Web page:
Another pretty unique thing is that I’m a non-Native (Jewish) filmmaker working extensively with Indigenous communities. While I know the Native community is super welcoming, I’ve heard it’s not common for the them to be so embracing of a filmmaker from outside their community. Understandably so. There’s a long history of outsiders with cameras stepping into communities that are not their own, and having an extractive approach to documenting different cultures. Often when they are done with their projects, these communities never hear from them again. And these documentarians own agendas have sometimes led to harmful and/or  inaccurate representations of these communities. So it’s kind of a marvel that I’ve been given the kind of access I’ve had, given this history. How did that happen? Put simply, many in the Native community here liked my storytelling. I was given a chance, and when it turned out well, I was invited back again and again to document artists, events, and the efforts of Native-led organizations.

What I’m most proud of at the moment is a half hour documentary I recently completed on Native American contemporary fine art photographer Cara Romero (Chemehuevi). It’s called “Cara Romero: Following the Light.” I produced it in partnership with the Institute of American Indian Arts, an incredibly rich tribal college here in Santa Fe. The film has has a powerful original music score by my frequent collaborator Jason Goodyear and was executive produced by Amber-Dawn Bear Robe (Siksika Nation) and Lara Evans (Cherokee). To date the film gotten into 33 film festivals, is set to air on PBS SoCal stations this November 2023, and will be publicly available nationally on the PBS app. The project profoundly deepened my appreciation for California Indian history, and has also led to treasured friendships with Cara, and her family and friends.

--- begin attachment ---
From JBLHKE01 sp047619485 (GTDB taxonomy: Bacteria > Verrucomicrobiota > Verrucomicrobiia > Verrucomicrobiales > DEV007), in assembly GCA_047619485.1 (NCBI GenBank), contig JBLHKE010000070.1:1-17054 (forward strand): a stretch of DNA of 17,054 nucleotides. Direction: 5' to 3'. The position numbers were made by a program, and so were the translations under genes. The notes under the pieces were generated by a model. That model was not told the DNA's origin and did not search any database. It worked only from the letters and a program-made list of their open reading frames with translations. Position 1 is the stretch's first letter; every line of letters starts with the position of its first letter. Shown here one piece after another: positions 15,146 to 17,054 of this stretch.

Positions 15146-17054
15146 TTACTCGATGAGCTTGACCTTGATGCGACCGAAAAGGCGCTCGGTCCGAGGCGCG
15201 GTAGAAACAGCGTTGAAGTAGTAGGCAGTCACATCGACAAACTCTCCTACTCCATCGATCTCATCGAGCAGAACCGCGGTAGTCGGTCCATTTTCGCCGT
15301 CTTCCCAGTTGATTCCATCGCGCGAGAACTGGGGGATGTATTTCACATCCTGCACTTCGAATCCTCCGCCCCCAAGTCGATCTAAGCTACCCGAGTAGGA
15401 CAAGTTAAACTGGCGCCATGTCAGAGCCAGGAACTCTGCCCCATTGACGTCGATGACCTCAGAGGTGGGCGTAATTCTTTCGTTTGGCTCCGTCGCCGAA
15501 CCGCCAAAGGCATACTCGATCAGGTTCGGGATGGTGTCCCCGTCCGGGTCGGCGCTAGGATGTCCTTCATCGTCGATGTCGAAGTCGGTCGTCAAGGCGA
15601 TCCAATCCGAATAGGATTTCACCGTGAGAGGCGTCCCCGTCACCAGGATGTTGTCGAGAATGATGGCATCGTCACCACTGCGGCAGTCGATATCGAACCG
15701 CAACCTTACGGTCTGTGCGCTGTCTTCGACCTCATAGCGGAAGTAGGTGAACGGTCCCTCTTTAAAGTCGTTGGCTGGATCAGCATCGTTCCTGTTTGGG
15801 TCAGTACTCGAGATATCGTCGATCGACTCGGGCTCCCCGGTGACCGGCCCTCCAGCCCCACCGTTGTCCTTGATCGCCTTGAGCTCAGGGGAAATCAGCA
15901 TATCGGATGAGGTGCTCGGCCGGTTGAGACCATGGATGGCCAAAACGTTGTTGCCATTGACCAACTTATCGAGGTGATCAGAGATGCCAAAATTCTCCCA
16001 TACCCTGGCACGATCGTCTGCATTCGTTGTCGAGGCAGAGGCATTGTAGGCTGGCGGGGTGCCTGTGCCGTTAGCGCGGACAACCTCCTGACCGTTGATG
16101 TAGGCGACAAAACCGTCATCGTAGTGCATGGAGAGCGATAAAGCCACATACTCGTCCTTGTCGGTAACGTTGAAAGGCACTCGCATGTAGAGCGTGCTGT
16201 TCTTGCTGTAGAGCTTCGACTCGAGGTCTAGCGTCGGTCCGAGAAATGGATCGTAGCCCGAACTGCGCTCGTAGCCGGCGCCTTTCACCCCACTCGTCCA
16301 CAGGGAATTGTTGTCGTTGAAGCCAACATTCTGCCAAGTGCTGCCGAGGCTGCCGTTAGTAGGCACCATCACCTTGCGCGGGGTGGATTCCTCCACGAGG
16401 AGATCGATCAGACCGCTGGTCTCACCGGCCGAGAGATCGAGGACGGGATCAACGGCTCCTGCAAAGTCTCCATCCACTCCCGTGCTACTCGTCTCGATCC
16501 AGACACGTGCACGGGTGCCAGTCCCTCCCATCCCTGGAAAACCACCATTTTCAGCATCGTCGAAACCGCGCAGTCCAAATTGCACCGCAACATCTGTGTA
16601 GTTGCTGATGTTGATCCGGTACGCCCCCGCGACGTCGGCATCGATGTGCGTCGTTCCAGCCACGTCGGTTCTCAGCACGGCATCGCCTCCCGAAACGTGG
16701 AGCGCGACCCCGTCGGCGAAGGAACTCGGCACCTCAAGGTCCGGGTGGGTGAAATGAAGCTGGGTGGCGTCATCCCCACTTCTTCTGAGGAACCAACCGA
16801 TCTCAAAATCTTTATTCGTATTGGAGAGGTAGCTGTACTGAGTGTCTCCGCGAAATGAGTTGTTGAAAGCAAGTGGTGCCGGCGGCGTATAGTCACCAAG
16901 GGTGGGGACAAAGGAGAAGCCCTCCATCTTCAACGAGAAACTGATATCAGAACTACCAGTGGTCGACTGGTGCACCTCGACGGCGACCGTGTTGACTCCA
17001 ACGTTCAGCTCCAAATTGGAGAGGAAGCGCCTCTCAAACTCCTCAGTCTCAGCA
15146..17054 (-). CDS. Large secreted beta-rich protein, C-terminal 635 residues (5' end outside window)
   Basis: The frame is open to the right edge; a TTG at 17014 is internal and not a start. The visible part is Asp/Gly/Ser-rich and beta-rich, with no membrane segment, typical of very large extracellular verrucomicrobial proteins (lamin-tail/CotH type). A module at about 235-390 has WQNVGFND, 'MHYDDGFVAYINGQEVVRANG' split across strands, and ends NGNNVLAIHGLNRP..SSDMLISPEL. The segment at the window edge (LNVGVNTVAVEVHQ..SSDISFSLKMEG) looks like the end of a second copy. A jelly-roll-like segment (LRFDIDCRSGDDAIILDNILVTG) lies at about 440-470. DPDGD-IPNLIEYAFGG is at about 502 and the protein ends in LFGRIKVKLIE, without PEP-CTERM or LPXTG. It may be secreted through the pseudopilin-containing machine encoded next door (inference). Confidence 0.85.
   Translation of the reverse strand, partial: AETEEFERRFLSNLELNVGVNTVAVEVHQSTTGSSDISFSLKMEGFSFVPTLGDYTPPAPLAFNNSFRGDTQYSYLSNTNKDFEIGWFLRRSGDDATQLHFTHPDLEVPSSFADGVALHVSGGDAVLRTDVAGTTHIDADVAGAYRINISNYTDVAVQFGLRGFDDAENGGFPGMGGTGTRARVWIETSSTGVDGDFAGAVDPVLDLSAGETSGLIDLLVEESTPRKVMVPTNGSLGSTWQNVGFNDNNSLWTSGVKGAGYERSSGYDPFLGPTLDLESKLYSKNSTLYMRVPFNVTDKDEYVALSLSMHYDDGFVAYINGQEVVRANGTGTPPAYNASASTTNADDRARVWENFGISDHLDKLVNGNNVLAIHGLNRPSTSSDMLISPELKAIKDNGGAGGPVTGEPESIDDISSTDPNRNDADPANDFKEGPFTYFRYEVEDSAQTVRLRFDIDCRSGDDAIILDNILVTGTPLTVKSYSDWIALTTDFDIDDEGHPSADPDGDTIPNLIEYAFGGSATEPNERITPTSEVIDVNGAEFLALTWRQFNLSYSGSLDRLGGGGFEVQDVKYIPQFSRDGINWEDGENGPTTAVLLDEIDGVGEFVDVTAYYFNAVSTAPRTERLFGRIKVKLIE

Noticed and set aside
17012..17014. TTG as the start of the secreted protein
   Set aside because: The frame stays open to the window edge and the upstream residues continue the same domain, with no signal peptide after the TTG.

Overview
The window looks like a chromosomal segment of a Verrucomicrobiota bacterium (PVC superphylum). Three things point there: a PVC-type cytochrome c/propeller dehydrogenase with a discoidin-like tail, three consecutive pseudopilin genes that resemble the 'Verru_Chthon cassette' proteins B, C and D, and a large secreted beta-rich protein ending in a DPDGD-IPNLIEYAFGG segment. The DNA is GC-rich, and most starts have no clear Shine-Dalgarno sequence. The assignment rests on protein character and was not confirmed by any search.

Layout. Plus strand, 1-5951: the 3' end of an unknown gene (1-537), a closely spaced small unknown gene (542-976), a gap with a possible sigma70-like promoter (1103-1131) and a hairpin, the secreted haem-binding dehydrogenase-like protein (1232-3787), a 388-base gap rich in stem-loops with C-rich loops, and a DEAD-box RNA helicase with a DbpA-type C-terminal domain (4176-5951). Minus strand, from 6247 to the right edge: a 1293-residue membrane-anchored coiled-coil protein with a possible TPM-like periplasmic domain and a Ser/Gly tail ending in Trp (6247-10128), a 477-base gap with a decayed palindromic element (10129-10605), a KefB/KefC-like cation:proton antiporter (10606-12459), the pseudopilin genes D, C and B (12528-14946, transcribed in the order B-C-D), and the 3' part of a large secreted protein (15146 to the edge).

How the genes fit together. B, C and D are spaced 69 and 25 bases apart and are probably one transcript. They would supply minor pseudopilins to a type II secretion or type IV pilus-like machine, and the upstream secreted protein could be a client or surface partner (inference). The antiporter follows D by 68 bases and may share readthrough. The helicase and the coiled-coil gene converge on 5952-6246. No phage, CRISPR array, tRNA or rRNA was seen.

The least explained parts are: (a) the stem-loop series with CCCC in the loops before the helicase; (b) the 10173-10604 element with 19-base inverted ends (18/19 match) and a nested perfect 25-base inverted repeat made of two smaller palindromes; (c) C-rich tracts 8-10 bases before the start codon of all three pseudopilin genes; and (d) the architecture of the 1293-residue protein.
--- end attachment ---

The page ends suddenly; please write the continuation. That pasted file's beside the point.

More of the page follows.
If you had a friend visiting you, what are some of the local spots you’d want to take them around to?
Santa Fe, NM is called the Land of Enchantment for its crazy gorgeous sunsets, sunny days, the world’s best green and red chile, and it’s the third largest art capital in the country! Where to start? I’d tell my friend to come in late August. We’d go to SWAIA’s Santa Fe Indian Market (the world’s largest Indigenous arts festival), buy tickets to the Indigenous Fashion Show, go on a hike at Aspen Vista trail near the top of the ski hill, eat enchiladas at La Choza restaurant, and go to 2-3 arts openings that are happening any given week. I could go on and on. This place is truly special.

Shoutout is all about shouting out others who you feel deserve additional recognition and exposure. Who would you like to shoutout?
I want to recognize so many in the Native arts community of Santa Fe, NM for their trust and friendship, and for inviting me back again and again to make content together. And also my parents, who are my biggest cheerleaders!

Website: https://mountainmovermedia.com/

Instagram: @mountainmovermedia

Facebook: Kaela Waldstein

Other: https://vimeo.com/user17765411 https://www.cararomerodoc.com/